There is such emotion here on the page. Malcolm’s heart shows in each interaction he has, each moment of losing himself that he manages to find. It is a road map of hope for those who are lost to these moments in their lives that you can return and be better than ever. It also shows the humanity behind the historical figure, the real boy behind the legend.
Powerful, gritty and honest, this novel expands what young readers know about Malcolm X and offers hope for those in their own crisis. Appropriate for ages 14-17.
Reviewed from digital galley received from Candlewick Press and Netgalley.
Winnie: The True Story of the Bear Who Inspired Winnie-the-Pooh by Sally M. Walker, illustrated by Jonathan D. Voss
When Harry Colebourn saw a bear cub at the train station, he immediately asked about her. Since she was for sale, he bought her for $20 and took her aboard the train with him, naming her Winnipeg. He was on his way to military training in Quebec and there the two of them bonded even further. Winnie helped Harry in his veterinarian duties, caring for the military horses and searching the pockets of his uniform for treats. Harry fed her condensed milk and she slept on the floor under his cot. When news came that they would be leaving for England, Harry took her along. But when they were going to head to battle in France, Harry knew he had to do something else with Winnie since she could be hurt in warfare. So Winnie was placed in the London Zoo where she quickly made friends with the other bears. It was there that she met one special little boy named Christopher Robin and his father, A. A. Milne.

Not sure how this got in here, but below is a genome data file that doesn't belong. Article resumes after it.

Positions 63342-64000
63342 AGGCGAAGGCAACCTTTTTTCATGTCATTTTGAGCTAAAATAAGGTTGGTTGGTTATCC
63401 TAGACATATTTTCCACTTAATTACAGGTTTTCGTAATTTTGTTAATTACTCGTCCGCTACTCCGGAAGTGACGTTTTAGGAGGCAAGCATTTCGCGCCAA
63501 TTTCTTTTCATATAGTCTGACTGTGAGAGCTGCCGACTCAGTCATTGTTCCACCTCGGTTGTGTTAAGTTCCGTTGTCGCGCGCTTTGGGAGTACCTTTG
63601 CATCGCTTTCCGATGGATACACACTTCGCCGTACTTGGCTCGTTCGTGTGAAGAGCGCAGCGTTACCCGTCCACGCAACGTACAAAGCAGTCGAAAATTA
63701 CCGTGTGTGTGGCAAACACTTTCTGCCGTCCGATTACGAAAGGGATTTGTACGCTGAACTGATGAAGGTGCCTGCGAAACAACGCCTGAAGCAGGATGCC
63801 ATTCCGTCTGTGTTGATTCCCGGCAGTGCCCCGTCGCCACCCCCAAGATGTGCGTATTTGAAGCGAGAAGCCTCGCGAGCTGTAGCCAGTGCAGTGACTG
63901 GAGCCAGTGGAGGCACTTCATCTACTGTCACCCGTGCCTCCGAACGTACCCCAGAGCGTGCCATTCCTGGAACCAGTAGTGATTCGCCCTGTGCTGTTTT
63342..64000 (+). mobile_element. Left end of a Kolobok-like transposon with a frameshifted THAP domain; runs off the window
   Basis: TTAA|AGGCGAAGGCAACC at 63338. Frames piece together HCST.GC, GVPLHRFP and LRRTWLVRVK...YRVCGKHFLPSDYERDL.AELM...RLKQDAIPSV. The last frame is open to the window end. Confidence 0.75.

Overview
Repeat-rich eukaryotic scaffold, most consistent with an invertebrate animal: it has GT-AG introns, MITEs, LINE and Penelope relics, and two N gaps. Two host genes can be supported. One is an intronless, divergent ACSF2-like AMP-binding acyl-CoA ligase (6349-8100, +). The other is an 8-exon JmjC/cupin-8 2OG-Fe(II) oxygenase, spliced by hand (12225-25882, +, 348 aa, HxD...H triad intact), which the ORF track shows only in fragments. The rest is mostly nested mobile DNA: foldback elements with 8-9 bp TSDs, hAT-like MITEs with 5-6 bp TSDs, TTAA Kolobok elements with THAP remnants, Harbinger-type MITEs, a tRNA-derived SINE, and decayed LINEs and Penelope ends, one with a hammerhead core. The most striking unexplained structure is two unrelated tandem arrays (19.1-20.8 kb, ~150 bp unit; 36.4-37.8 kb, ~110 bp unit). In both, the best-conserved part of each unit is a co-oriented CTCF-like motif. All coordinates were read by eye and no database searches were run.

Walker writes a warm story here. Though they are surrounded by preparations for World War I, the book focuses on the relationship between Harry and Winnie. Happily, Walker also shares information on how Winnie was cared for, showing the freedom that she had and the loving care she was given by Harry and the rest of the soldiers. Just as fascinating is her time at the zoo where she was so gentle that children were allowed to ride on her back. This was one special bear indeed.
The book’s endpages are filled with photographs of the real Harry and Winnie. Voss’ illustrations are realistic and detailed, staying true to the photographs that readers see first. The result is a lovely continuum from the real to the story of what happened, with no jarring differences.
A delightful and cheery story of a bear who is found by one man and then adored by many. Appropriate for ages 6-9.
Reviewed from copy received from Henry Holt & Co.
All the Bright Places by Jennifer Niven
Finch and Violet go to the same high school but don’t move in the same social circles. So when they both find themselves at the top of the school’s bell tower one day, it’s a chance for that to change. Finch is a boy who flirts constantly with death, thinking about different ways to kill himself and researching suicide statistics. He’s known as “Theodore Freak” by his classmates and has a couple of close friends but that’s it. Violet moves among the popular kids at school, but lost her older sister in a car accident the year before, something she’s having problems coping with. The two of them start working on a school project together since Finch tricks Violet into agreeing. For the project, they travel the state of Indiana finding unique places to visit and leaving small things behind. As they travel, the two become closer and more honest with one another about what they are going through. Violet begins to come out of her grief and live more, but something different is happening to Finch.
Niven creates a movie-like novel here with scenes that comes to life complete with cinematography in your mind. There are iconic moments throughout the book, thanks to the plot of them moving from one unique spot to another. Moments that stand out as important and vital even as they are happening, moments that disguise but also highlight what is happening to the two main characters. There is a moment in the middle of the book where things switch and change starts to happen for both characters, but in opposite directions. There is a sense of loss at that moment, of being unable to save someone that echoes suicide right then and there. It is beautifully done.